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How an e-mail virus could cripple a nation

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August 11, 2003

With a publicly available search engine, a few well-chosen e-mail addresses, and off-the-shelf viral code, anyone can commit an act of cyberterrorism--or so says Roelof Temmingh, technical director of SensePost, a South African computer security company.

Speaking at the recent Black Hat Briefings and Defcon 11 conferences, Temmingh explained that the current methods of assailing computer networks--denial-of-service attacks (DoS) or remote break-ins--inconvenience too few people to really impact a nation's information infrastructure. The sort of exploit that could really hurt a country, Temmingh suggests, would more likely be based on e-mail viruses, a concept he outlined in a recent paper.

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Hopefully, learning about how the unthinkable could happen should help us prepare for and minimize the damage of such an event, should it ever occur. Temmingh and his associates got a chance to investigate his theory while working with a South African bank. They decided to see how easy it would be to infect a bank's computer systems (which presumably are pretty secure) with an e-mail-borne virus.

Since e-mail attachments are relatively easy for IT departments to detect, they started by imbedding in an e-mail message a link to a Web site that could have contained malicious code (but didn't, because the team didn't want to actually infect the bank's computers). Of the thirteen IT people working at the bank, eight downloaded the executable file linked to in the e-mail, and five actually executed the code on their desktop systems. This means, had the virus been real, the bank's entire network could have been infected.

From this experiment Temmingh extrapolated that a cyberterrorist could effectively deliver malicious code to any organization, anywhere in the world. If that individual sent the infected e-mail simultaneously to individuals in government agencies and the military, it could have devastating effects on a country's ability to communicate, carry out business, and defend itself.

The key to this attack is finding real e-mail addresses to target. For this, Temmingh wrote a few scripts that use Google to search for public references to e-mail addresses on the Web. The scripts allow him to search for e-mails from a given country, and hunt in particular for individuals working for telecommunication and financial companies, energy providers, governmental departments, the military, the media, prominent local businesses, and hospitals. There are plenty of addresses available, especially on bulletin boards and in discussion forums. If a malicious user could infect just one government system (even if it's the desktop machine of a low-ranking official), he could, in theory, infect larger government computer systems as well.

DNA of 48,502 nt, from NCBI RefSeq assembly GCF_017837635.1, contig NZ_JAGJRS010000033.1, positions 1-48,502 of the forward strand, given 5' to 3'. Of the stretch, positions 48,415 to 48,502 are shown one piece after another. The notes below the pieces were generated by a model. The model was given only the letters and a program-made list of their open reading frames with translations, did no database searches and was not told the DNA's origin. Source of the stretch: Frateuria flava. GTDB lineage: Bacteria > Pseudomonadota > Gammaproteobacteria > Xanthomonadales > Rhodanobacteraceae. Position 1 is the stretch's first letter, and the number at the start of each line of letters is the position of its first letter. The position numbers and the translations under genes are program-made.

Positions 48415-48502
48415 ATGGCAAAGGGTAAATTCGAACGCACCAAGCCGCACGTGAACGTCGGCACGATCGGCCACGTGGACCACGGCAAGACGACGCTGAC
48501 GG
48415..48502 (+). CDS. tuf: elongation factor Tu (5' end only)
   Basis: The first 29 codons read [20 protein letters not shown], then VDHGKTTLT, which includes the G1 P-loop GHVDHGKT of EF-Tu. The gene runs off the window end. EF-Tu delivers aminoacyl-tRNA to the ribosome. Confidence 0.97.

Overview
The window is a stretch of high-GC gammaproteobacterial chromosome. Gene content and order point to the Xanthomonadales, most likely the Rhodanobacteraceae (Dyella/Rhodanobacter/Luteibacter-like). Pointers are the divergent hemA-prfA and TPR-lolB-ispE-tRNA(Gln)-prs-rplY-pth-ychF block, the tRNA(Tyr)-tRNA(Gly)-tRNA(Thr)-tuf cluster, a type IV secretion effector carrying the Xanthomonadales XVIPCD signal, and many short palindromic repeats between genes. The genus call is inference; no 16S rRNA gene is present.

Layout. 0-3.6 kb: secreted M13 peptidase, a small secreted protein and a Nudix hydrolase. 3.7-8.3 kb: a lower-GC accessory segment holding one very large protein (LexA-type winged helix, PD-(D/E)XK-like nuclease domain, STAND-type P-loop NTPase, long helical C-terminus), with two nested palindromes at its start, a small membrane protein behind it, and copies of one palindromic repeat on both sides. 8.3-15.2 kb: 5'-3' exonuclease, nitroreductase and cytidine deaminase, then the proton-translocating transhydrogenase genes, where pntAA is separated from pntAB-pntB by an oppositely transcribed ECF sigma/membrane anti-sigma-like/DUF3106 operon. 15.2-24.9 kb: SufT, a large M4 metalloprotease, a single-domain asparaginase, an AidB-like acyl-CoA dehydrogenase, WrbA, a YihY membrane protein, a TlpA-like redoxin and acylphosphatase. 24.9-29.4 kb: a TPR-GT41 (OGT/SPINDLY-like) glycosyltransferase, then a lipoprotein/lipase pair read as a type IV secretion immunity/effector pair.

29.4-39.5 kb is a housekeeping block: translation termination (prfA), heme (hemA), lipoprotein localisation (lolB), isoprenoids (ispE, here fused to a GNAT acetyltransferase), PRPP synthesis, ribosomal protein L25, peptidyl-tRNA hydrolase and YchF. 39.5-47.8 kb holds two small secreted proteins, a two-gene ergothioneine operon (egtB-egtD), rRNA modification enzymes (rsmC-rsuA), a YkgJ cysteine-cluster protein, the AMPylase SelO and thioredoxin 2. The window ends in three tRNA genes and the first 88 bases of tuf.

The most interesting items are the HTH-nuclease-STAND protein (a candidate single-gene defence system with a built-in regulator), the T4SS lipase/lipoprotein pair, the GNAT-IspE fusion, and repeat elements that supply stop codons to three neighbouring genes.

Within minutes of running the scripts at the Black Hat conference, hundreds of e-mails belonging to U.S. military and government employees showed up on Temmingh's presentation screen. Judging from the collective gasp from the audience (comprised mainly of U.S. government, military, and private computer security experts), Timmingh made his point. Some may not agree with me, but I don't think talking and writing about this sort of attack is a blueprint for disaster. Rather, becoming informed about how cyberterrorists could hurt us helps our security community learn how to protect against these threats.

The U.S. government has long worried that a cyberattack could cripple our nation's infrastructure. Before Sept. 11, it was one of the White House's key security concerns. But we were betting cyberterrorists would have to be very clever to pull something like this off. It turns out that's not true. Now that we're aware of how easy it could be to carry out such an attack, we must turn our attention to making sure we're prepared for it. What do you think? Do theories such as Temmingh's serve a constructive purpose in computer security, or do they just give hackers more ideas about how to carry out malicious acts? TalkBack to me!

Source: ZD Net

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